The Prince William Board of County Supervisors slipped in a pay raise for themselves in a preliminary budget agreement that also added money for indigent hospital care, a pilot program for expanded county retirement benefits and additional aid to cash-strapped non-profit organizations.
The eight-member board will get 2.5 percent pay raises the next four years. The raise applies to the next slate of supervisors elected in November because state law does not allow a county board to give itself a raise.
The county chairman’s current salary is $41,000 and the other seven members get paid $36,000.
County supervisors held off on trying to find cuts to lower the tax rate beyond the $1.16 after saying earlier this month it would likely fall.
“I’m not happy we’re going to be at a $1.16 rate,” said Supervisor John D. Jenkins, D-Neabsco, but looking at the items added Tuesday to the budget and promises by the School Board that they “scrubbed” as hard as they could for cuts, he acknowledged he didn’t have the votes to take it lower.
“The federal cuts and the state cuts that we’ve had have put us in a bind,” he said.
Prince William agencies absorbed $1.6 million in state revenue reductions this year and the budget made up $276,000 in state cuts.
One penny on the real estate tax rate equates to $2.7 million in revenue.
Real estate revenues fund two-thirds of the county’s $600 million general fund, which sends approximately $300 million to the schools operating fund of $555 million.
The total county budget on paper is $1.3 billion with the two operating funds plus debt service, levies for fire and rescue and gypsy moth and mosquito control and — because of accounting requirements — fund transfers that get double counted and several years of capital improvements lumped into one year’s budget.
Supervisors said they shaved 7 cents off the real estate rate, which against higher assessed home values is an effective tax increase of 9 percent.
But supervisors said it costs money to add all the schools, roads, police, fire and other infrastructure going into the county, which grew from 215,686 residents in 1990 to 280,813 in 2000 but faced revenue shortfalls in the early 1990s the budget has just now made up for.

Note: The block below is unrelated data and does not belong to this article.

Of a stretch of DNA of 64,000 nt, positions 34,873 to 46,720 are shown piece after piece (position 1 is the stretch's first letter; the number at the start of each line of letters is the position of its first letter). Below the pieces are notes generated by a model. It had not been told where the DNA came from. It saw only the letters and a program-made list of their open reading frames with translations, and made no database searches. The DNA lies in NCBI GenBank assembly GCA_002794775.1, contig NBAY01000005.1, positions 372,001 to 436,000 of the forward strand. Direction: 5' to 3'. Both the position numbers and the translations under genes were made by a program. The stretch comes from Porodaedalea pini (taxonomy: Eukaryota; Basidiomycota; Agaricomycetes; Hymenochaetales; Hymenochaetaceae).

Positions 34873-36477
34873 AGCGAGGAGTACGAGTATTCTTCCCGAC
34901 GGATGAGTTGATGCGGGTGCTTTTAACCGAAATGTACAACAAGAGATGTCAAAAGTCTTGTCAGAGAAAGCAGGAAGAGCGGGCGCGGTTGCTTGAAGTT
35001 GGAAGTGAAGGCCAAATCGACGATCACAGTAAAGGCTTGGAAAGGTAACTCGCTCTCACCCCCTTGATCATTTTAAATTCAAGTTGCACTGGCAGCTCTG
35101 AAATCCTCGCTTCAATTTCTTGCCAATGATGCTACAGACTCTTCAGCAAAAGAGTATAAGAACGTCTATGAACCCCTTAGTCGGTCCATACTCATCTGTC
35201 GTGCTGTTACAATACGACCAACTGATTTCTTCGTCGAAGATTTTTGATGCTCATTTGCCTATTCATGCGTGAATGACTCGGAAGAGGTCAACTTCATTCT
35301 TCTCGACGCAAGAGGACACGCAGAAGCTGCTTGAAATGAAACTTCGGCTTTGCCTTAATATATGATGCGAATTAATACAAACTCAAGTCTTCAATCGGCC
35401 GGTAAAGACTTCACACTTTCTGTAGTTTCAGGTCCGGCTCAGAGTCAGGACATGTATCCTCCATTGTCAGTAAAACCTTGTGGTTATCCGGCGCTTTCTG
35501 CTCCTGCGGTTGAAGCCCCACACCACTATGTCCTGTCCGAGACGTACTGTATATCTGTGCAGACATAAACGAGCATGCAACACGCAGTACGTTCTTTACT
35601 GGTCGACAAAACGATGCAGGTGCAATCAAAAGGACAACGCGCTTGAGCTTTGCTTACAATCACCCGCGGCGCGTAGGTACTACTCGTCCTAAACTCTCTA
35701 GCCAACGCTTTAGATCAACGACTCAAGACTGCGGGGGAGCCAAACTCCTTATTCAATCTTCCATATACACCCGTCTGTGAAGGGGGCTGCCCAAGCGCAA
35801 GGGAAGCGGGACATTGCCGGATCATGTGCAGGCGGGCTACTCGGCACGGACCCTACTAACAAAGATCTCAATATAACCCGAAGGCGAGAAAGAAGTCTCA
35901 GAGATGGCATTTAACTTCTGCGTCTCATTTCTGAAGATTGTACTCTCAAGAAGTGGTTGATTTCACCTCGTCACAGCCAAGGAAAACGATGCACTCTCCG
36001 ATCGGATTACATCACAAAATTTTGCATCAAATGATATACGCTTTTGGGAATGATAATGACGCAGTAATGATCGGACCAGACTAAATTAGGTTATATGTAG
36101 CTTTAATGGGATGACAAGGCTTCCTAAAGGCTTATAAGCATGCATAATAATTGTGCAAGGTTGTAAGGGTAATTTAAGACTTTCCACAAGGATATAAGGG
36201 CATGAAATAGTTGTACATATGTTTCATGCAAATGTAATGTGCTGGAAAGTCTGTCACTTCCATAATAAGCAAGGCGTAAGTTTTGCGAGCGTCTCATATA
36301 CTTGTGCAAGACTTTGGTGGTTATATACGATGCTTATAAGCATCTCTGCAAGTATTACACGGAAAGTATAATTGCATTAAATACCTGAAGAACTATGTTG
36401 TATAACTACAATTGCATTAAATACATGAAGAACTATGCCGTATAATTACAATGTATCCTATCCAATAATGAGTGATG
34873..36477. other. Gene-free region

“I do believe this county is in the best financial condition in its history,” said board Chairman Sean T. Connaughton, R-at large. “We are making this county a better place with this budget.”
County staff receive an average raise of 6.5 percent, of which 3 percent is a market adjustment, and the board directed staff to develop enhanced retirement health insurance benefits to bring the county more in line with area jurisdictions. Set aside was $750,000 for the benefits that if phased in would go first to police officers followed by sworn fire and rescue personnel.
The Prince William County Park Authority will get no county funds next year if it builds a driving range at Lake Ridge Park, according to proposed budget language.
Also sought is an allowance for senior citizens on fixed incomes to defer higher tax payments or pay in installments without interest, but the county attorney said this may not be allowed under current state law. Staff will come back with a recommendation Tuesday when the final budget is approved.
The county’s two hospitals had requested $1 million this year to help with the costs of indigent care. The budget includes $100,000 for each hospital.
The performing arts group Vpstart Crow got a one-time infusion of $25,000 and $10,000 in continuing funding.
Other additions: $600,000 for human service non-profit groups that could be impacted by lower donations; $50,000 for Northern Virginia Family Services pharmacy program; $50,000 for the cooperative extension to offset state cuts; $40,000 for the American Red Cross; $30,000 for a western county primary health care van; $20,000 for the Prince William Symphony; $900 for the Dumfries neighborhood library sign; and $800 for a television at the Adult Day Care Center.
Staff writer Chris Newman can be reached at (703) 878-8062.